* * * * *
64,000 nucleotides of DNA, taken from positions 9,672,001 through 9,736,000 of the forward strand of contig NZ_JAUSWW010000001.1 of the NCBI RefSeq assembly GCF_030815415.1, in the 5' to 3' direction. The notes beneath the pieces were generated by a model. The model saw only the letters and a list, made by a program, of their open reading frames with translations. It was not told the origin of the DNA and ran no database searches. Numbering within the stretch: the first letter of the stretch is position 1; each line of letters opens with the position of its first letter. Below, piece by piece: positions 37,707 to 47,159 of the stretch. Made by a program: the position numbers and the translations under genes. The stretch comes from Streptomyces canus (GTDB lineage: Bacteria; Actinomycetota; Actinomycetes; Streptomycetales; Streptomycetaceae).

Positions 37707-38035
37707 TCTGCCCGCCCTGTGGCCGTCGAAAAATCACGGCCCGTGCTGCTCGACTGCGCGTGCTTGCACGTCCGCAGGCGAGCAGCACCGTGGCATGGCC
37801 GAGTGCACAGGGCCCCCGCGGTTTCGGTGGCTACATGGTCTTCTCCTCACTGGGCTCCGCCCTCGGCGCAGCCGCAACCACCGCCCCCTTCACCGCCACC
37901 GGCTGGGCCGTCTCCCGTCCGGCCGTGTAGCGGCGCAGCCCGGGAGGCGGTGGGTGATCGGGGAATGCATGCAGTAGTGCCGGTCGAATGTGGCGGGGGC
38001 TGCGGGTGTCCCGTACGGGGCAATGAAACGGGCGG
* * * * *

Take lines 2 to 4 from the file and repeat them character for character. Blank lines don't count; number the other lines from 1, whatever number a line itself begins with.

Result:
Positions 37707-38035
37707 TCTGCCCGCCCTGTGGCCGTCGAAAAATCACGGCCCGTGCTGCTCGACTGCGCGTGCTTGCACGTCCGCAGGCGAGCAGCACCGTGGCATGGCC
37801 GAGTGCACAGGGCCCCCGCGGTTTCGGTGGCTACATGGTCTTCTCCTCACTGGGCTCCGCCCTCGGCGCAGCCGCAACCACCGCCCCCTTCACCGCCACC